Editor: How did Justice Roberts get around the Anti-Injunction Act, which prohibits a litigant from challenging a tax that has not yet been assessed? As we know, the individual mandate is not effective until 2014.
Harris: While Congress can use any language it likes in drafting a law, the Constitution (and hence the courts) does not defer to Congress’s characterizations of its own enactments. On the other hand, Congress chose to use the word penalty in the individual mandate, and it also drafted the Anti-Injunction Act as applicable to taxes. The Chief Justice reasoned that if Congress did not see fit to call the individual mandate a tax, it must have intended to exclude the mandate from the operation of the Anti-Injunction Act.
The Chief Justice then cited prior occurrences of the Court not deferring to congressional labels and suggested several reasons as to why the individual mandate should be classified as a tax from a constitutional standpoint: Funds are paid to the Treasury; payment is enforced by the IRS; this activity is reported on tax returns; and the mandate generally resembles a tax provision – for instance, it raises revenue and has no scienter requirement.
On this point, Justices Scalia, Thomas, Alito and Kennedy strongly disagreed in their joint dissent, and they challenged Justice Roberts on this change of view as to use of the terms “penalty” versus “tax.” They rejected the notion that what the law defined as a penalty could now be redefined as a tax. A reflection of their conviction is the fact that all four Justices signed the opinion, rather than one writing on behalf of the group. Further, the opinion included some very aggressive language, such as: “we have never held – never – that a penalty imposed for violation of the law was so trivial as to be in effect a tax.”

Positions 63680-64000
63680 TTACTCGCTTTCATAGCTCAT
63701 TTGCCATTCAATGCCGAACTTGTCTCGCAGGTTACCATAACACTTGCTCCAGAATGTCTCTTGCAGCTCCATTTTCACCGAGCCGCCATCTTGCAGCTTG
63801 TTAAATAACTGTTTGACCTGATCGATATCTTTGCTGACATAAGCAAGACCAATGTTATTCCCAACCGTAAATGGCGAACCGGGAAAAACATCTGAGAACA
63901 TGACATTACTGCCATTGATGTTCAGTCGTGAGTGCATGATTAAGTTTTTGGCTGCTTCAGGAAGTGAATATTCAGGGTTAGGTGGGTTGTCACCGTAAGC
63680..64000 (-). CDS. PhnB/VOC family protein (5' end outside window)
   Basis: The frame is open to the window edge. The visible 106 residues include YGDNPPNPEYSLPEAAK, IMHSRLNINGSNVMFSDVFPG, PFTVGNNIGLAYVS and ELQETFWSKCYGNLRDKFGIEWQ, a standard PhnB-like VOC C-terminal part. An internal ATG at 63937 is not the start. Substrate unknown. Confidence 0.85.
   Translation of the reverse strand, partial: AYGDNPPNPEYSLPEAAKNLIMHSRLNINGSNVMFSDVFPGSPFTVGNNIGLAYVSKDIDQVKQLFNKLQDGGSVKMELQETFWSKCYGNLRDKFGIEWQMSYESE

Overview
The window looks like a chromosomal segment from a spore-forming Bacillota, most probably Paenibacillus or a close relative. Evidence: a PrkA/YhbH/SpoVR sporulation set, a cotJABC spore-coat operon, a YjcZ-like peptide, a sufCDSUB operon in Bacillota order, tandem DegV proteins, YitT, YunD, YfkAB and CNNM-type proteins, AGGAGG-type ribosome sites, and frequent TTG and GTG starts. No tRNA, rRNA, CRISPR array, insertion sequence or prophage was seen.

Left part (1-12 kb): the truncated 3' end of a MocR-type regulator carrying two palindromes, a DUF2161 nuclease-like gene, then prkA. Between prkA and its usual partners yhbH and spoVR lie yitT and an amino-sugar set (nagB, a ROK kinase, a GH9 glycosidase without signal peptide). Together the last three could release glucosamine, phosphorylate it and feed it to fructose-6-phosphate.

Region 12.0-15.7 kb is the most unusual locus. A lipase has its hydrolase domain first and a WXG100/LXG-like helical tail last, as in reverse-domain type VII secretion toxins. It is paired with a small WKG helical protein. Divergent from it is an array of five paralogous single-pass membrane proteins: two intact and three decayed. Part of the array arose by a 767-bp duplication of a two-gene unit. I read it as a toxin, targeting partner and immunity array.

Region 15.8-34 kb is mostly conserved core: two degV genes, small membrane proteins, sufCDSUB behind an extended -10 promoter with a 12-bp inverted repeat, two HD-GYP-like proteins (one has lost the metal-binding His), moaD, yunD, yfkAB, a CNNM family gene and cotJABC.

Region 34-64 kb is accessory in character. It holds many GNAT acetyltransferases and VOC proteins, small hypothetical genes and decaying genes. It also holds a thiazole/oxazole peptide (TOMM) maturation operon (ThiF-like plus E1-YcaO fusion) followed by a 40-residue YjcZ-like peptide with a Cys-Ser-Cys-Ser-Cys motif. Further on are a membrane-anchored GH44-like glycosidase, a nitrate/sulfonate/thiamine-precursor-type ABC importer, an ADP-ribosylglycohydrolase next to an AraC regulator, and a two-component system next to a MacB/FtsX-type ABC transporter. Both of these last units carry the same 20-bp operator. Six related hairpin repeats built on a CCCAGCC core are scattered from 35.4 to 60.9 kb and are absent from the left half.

Editor: Let’s turn to the Medicaid expansion provisions of the Act and their impact on employers. Peter, would you start the discussion?
Marathas: The Act expands Medicaid by requiring the states to provide federally prescribed health insurance to all individuals under the age of 65 with an income of less than 133 percent of the federal poverty level for purposes of obtaining insurance. Under the Act, states refusing or failing to comply would lose not only the new funding associated with the group just defined, but also all Medicaid funding that they presently receive.
The Roberts opinion ruled that although the spending clause of the Constitution grants certain powers to Congress, this Medicaid expansion borders on coercion and, thus, is unconstitutional. The Court stated, “When pressure turns into compulsion, the legislation runs contrary to our system of federalism.” It found that the severability provisions in the Medicaid statutes permitted the Court to tell the government that while compulsion was unconstitutional, new funding could be offered to states that adopted the expanded Medicaid program.
In 2014, employers with more than 50 full-time equivalent employees will be penalized if they don’t provide all employees with affordable care and if, instead, employees seek subsidized benefits from the state exchanges. Because the state can opt out of the enhanced Medicaid benefits with no penalty applied to existing benefits, more people will be looking to their employers for affordable care. This is a significant issue for employers and will be a cost driver in 2014.
Napoli: Placed in perspective, it is estimated that 20 million individuals will be picked up by the Medicaid provision, so to the extent that states do not accept the expansion, many of those individuals will need coverage through their employers.